Baidu Inc. is selling its takeout delivery business to Ele.me, a rival backed by Alibaba Group Holding Ltd., according to people familiar with the situation.
The deal, which is expected to be announced later this week, will help the Chinese search-engine giant stop sinking money into a costly business that hasn't paid off, according to people familiar with the sale.
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The cash-and-stock deal, which is expected to be announced later this week, will help the Chinese search-engine giant stop sinking money into a costly business that hasn't paid off, according to people familiar with the sale.
Ele.me is valued at $5.5 billion to $6 billion after its latest investment round led by Alibaba and its financial affiliate, Ant Financial. As of last year, Baidu's takeout business, called Waimai, was valued at $2.5 billion. The people didn't provide details on a purchase amount. Alibaba and Ant are helping fund the acquisition, one of the people said.
Waimai shareholders will hold a minority stake in the combined entity as a result of the deal, one of the people said.
The sale is part of a larger refocus for Baidu, which is prioritizing artificial intelligence as its growth driver. In recent months, the search firm has consolidated business units and focused on two AI products, a voice-interaction system called DuerOS and an autonomous-driving open source platform called Apollo.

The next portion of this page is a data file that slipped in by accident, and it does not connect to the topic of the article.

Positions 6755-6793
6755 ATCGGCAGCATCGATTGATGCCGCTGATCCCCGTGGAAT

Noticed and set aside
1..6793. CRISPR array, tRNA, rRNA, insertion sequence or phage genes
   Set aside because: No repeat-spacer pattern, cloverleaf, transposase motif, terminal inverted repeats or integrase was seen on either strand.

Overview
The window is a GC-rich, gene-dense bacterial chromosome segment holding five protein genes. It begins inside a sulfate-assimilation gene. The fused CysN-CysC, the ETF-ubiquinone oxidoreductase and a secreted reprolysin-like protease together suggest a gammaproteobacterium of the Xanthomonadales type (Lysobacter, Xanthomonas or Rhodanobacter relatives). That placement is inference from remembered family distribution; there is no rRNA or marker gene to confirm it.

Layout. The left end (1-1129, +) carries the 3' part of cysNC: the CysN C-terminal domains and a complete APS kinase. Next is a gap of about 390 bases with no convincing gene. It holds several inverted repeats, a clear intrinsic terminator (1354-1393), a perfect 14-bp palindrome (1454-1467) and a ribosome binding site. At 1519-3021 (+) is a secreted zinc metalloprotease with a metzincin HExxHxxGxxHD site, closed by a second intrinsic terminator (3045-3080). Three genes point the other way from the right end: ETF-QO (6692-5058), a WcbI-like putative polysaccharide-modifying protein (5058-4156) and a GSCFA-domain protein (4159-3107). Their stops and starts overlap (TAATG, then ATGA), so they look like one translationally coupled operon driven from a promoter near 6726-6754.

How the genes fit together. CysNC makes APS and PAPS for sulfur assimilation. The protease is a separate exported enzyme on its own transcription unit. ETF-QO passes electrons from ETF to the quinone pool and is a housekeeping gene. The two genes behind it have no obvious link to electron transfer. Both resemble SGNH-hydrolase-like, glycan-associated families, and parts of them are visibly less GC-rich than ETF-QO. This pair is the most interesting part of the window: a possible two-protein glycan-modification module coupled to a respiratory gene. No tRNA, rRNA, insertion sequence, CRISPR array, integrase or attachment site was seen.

It also signals a defeat in Baidu's attempt to compete in China's fierce online-to-offline, or O2O, market. In 2015, the company announced it would spend $3.2 billion over the next three years on on-demand services such as takeout delivery and group buying. At the time, Chief Executive Robin Li said the company thought, "in the age of mobile, search can function as a tool for connecting people with services."
But such services proved to be much more competitive and expensive than Baidu initially had expected, as Alibaba and Tencent Holdings Ltd. also jockeyed for positions as market leaders in O2O services. To drum up market share, Baidu and its food-delivery competitors have paid subsidies and offered many promotions, which has caused them to burn through cash.
Food delivery is one of the biggest battlegrounds between Alibaba and Tencent, which has backed Meituan-Dianping, an on-demand delivery site. The tech giants are relying on the online-to-offline service to help them gain new users of their lucrative online payment systems.
Last week, Tencent President Martin Lau said on a conference call with analysts that Meituan-Dianping helps Tencent generate a multitude of transactions. "We are able to have direct coverage ... of most of the restaurants in China," Mr. Lau said of the partnership.
Baidu was still touting its delivery business this spring, saying it was improving its operational efficiency and on a "visible path to sustainability and profitability," according to Chief Financial Officer Jennifer Li. More recently, though, Mr. Li and others have wanted to play down Baidu's O2O services, and there was no discussion of the business during the company's latest earnings call last month.
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(END) Dow Jones Newswires
August 21, 2017 11:19 ET (15:19 GMT)
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